The Turkish Parliament has approved a controversial bill that would increase government control and monitoring of civil society groups and put freedom of association under further threat.
The bill, titled, “Preventing Financing of Proliferation of Weapons of Mass Destruction,” went into force after 254 deputies from the ruling Justice and Development Party (AKP) and its opposition ally, the Nationalist Movement Party (MHP), voted in favor while 113 deputies from the opposition voted against at a session in parliament on Saturday evening.
The bill included 43 articles, amending seven domestic laws. It was rushed to parliament on Dec. 18 by the AKP without consultation with the civil society organizations it will affect the most. It was ostensibly introduced to comply with a United Nations Security Council counterterrorism resolution (1373 of 2001) and in response to a 2019 report by the Financial Action Task Force, an intergovernmental money-laundering and terrorism financing watchdog.
The law, which will allow the annual inspection of nongovernmental organizations, ostensibly to combat terrorism financing, also lets the interior ministry replace members of associations if they are being investigated for terrorism and gives it the power to suspend activities with a court order. It also allows courts to block access to online donation campaigns without permits.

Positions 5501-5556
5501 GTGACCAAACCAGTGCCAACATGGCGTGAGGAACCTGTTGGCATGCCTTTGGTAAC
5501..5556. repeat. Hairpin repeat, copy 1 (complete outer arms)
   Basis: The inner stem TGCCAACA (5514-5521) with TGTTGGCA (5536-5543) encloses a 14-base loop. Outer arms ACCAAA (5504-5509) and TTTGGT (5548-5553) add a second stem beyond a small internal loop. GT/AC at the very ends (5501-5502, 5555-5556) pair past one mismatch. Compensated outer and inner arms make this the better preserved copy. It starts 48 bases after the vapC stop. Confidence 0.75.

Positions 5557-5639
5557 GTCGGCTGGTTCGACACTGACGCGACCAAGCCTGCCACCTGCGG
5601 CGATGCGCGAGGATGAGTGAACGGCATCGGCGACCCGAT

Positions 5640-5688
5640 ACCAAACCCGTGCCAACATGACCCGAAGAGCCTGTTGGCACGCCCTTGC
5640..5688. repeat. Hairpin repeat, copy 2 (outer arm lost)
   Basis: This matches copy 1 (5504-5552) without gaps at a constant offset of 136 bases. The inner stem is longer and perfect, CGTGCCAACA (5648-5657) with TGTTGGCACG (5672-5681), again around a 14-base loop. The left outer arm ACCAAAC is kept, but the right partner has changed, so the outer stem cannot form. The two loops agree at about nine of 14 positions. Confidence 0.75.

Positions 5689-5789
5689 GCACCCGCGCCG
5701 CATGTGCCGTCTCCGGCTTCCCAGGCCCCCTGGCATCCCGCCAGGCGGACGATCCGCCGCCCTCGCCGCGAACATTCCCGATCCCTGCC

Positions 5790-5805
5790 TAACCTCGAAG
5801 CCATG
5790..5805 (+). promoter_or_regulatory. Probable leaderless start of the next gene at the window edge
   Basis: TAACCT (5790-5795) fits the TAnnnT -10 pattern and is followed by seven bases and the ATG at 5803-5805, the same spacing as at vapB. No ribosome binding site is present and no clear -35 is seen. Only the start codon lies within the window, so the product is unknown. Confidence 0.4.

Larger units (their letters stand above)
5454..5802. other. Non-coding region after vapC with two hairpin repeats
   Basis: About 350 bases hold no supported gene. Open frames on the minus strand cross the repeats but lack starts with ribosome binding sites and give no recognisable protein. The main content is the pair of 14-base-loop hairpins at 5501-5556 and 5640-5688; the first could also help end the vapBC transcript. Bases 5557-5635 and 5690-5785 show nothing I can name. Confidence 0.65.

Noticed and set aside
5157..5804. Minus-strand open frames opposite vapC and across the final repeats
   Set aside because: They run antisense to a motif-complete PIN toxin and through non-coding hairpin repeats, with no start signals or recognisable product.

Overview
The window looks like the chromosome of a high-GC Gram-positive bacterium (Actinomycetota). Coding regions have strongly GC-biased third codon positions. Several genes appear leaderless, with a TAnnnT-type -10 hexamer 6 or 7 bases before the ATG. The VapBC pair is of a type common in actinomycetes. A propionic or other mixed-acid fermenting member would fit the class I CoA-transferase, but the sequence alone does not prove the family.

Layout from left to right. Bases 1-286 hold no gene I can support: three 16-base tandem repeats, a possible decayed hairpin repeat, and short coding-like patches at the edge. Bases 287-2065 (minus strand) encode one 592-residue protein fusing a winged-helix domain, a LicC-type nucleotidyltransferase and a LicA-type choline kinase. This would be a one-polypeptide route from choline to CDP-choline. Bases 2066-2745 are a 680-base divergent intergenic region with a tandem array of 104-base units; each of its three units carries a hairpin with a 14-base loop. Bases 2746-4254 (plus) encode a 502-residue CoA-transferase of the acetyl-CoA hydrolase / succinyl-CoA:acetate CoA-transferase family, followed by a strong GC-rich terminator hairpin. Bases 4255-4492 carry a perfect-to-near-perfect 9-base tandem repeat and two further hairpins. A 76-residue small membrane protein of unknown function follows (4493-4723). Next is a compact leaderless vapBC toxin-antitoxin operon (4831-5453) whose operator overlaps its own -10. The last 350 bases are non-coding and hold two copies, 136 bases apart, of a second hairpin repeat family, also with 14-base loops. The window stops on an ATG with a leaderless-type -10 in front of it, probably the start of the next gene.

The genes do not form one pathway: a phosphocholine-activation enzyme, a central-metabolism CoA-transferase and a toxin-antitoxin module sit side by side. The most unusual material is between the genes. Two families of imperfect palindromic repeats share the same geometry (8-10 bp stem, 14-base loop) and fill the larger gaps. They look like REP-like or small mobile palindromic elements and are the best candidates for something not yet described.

Turkey’s anti-terrorism laws are broad and have led to the jailing of politicians, journalists, civil society activists and thousands of others.
Nearly 680 civil society groups signed a declaration against the bill, saying it would limit their ability to raise funds and organize while putting them under ministry pressure. They said the law violates the Turkish Constitution, which guarantees the freedom of association.
“Turkish prosecutors regularly open terrorism investigations into people for peacefully exercising rights to freedom of expression, assembly, and association,” Human Rights Watch said in a statement before the vote.
The rights group warned the law would “widen the scope for the Interior Ministry to restrict the activities of any organization and individuals engaged in them.”
The law would also apply to international civil society groups operating in Turkey.
Following a failed coup attempt in Turkey in July 2016, the Turkish government ruled the country under a state of emergency that was in force until 2018, during which a total of 1,748 associations and foundations were shut down by decree-laws. After nearly four years, courts have still not rendered judgments on appeals filed by these organizations against their closure.